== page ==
Rye (Secale cereale) is a plant that is best known for supplying us with grain. It produces the rye of rye bread fame, known to deli-goers everywhere. In addition to doing wonders for your pastrami sandwich, this fast-growing plant is a grass that will do wonders for your garden's soil.
Rye seed is available from feed stores and can be mail-ordered from farm- and garden-supply companies. The seed is inexpensive, usually under $1.00 per pound, and a pound of seed goes a long way. This year I used 50 pounds of rye seed to seed 2 acres of growing area. Based on that rate, a pound should be more than enough for a garden bed approximately 150 to 200 square feet in size.
When purchasing your rye seed, make sure that you purchase cereal rye, not annual ryegrass. Annual ryegrass is a different plant, one that is most commonly used in lawns. While it can also make a good cover crop for your garden, it doesn't grow as tall or have as massive a root system as cereal rye; therefore, it builds your soil up less.
Adding organic matter to your soil is a good way to improve it, and rye can produce more biomass than almost any plant that can be grown in the fall and winter. In fact, rye can produce more than 5,000 pounds of organic matter per acre. That means that a rye cover crop can add about 25 pounds of organic matter to your 200-square-foot garden bed.
To seed your rye cover crop, simply broadcast (sprinkle) the seed evenly over the tilled soil of your garden beds and, with a garden rake or other tool, rake it into the bed so that the seeds are covered by about 1/8'' of soil. Then water it with a sprinkler or wait for rain to fall. After the rye gets watered, it will germinate very quickly and will grow vigorously. You won't have to care for it very much after it gets going; it is a very hardy plant.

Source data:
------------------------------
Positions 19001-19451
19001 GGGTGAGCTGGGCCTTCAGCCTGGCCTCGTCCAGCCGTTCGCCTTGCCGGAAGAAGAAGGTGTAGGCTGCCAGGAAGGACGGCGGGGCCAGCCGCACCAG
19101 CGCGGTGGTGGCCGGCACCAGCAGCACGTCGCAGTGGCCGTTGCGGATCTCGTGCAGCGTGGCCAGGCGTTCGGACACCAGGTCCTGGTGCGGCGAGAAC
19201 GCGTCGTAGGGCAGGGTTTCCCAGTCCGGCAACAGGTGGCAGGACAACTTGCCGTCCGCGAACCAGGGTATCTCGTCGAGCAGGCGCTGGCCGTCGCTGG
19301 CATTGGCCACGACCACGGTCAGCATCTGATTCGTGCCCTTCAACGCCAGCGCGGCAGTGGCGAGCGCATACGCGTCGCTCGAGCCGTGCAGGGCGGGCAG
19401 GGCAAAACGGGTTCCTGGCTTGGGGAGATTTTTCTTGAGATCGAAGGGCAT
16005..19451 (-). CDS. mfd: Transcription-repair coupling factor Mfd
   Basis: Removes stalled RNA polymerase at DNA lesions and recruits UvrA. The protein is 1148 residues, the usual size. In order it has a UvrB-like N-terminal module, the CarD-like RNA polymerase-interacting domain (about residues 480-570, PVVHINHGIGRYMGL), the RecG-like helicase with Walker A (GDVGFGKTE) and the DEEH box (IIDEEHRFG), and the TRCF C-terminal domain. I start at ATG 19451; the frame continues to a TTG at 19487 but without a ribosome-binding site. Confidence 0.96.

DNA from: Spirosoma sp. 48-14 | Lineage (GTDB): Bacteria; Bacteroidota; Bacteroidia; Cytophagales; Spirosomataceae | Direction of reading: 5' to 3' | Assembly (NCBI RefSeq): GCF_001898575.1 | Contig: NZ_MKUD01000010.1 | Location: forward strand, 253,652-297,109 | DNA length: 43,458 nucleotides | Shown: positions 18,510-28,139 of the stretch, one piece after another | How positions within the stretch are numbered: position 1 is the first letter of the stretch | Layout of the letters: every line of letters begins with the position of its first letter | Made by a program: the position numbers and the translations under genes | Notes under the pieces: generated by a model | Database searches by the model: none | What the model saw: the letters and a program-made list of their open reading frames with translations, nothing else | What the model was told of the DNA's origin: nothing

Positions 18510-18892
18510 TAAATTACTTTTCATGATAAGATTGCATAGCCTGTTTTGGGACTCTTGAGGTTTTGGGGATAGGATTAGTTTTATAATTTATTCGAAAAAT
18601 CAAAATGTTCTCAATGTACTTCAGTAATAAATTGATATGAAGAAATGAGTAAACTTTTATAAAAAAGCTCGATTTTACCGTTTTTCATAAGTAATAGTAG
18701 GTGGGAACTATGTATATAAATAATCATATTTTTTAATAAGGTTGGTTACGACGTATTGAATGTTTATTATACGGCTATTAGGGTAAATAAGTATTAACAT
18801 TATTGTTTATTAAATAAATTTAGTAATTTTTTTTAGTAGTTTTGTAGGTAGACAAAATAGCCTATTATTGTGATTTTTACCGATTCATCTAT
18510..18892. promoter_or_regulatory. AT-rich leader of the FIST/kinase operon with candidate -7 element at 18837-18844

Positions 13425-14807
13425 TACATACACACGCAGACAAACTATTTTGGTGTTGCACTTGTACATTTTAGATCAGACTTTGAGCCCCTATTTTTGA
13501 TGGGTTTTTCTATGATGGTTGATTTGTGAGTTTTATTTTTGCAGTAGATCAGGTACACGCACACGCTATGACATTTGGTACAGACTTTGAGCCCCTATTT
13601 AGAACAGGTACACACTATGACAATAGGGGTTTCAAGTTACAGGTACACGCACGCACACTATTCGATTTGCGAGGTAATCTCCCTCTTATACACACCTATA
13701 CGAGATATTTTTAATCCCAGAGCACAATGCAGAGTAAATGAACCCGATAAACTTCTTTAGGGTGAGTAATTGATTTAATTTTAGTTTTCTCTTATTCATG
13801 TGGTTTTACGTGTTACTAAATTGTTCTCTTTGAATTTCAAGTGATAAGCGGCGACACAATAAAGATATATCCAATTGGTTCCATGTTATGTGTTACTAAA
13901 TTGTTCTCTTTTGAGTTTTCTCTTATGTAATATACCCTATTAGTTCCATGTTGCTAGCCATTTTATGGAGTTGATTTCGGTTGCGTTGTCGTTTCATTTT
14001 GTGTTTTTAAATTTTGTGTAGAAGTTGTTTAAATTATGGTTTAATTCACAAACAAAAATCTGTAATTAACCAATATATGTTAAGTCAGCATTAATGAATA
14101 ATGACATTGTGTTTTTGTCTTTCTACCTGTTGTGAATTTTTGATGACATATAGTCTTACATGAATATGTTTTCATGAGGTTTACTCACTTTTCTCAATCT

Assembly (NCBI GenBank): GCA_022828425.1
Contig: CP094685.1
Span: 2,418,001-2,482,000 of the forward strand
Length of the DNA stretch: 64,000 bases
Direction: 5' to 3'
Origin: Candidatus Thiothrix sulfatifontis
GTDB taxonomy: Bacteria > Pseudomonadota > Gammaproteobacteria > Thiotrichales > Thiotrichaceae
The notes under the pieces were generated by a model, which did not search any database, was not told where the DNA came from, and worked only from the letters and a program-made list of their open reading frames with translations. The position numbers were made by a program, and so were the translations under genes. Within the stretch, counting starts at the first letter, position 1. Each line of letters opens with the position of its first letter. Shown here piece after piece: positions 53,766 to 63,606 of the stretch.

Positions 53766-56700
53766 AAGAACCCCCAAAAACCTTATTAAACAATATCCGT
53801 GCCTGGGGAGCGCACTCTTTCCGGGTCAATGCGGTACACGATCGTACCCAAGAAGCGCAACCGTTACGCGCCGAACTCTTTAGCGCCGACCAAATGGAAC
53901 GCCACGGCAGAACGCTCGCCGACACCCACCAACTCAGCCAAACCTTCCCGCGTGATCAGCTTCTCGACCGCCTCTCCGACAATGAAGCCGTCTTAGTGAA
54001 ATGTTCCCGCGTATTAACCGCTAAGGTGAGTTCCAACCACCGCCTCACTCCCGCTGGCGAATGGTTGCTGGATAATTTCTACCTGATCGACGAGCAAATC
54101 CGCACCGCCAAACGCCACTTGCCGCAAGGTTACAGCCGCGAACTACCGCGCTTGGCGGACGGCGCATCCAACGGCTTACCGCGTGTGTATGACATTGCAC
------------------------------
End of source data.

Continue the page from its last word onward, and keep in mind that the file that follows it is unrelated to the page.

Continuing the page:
Rye can tolerate extreme cold and is commonly grown as far north as Canada. It also does well in the sout. Rye does best in cool weather, so it is usually best to plant it in fall, let it grow all winter and then mow it or till it into your garden in the spring.
Once springtime begins to arrive, your rye will turn lush and green. It's likely to be the best looking grass you've got at that time of year. Unless you have a very heavy duty lawnmower or small tractor, make sure to mow or till your rye into your garden beds before it gets too tall. It can get over five feet tall, but don't let it unless you have the equipment to deal with it.
No matter how tall you let your rye get, it will still provide your garden soil with many benefits:
It will increase your soil's organic matter content, which will help your garden grow.
It's roots will ease soil compaction and will make channels in the soil, allowing air and water to get to your plants' roots.
It will compete with garden weeds and can smother them out, thus reducing your garden's weed problems.
It will provide habitat for beneficial insects. I have noticed that ladybugs love rye.
It will prevent your precious garden soil from washing away in the rain or blowing away in the wind.
For all these reasons and more, you should consider giving rye a try.
There really is no one answer as to what the best plants to grow in a garden are because flowers, and plant arrangement are very much like an art. How one weaves colors and textures into a tapestry or mosaic upon the canvas of a yard is probably different every time.
Successful low-cost gardening requires patience. If you forego instant gratification, and patiently scout for your needs, you'll have a great low-cost Garden. Your cost depends on your time and patience.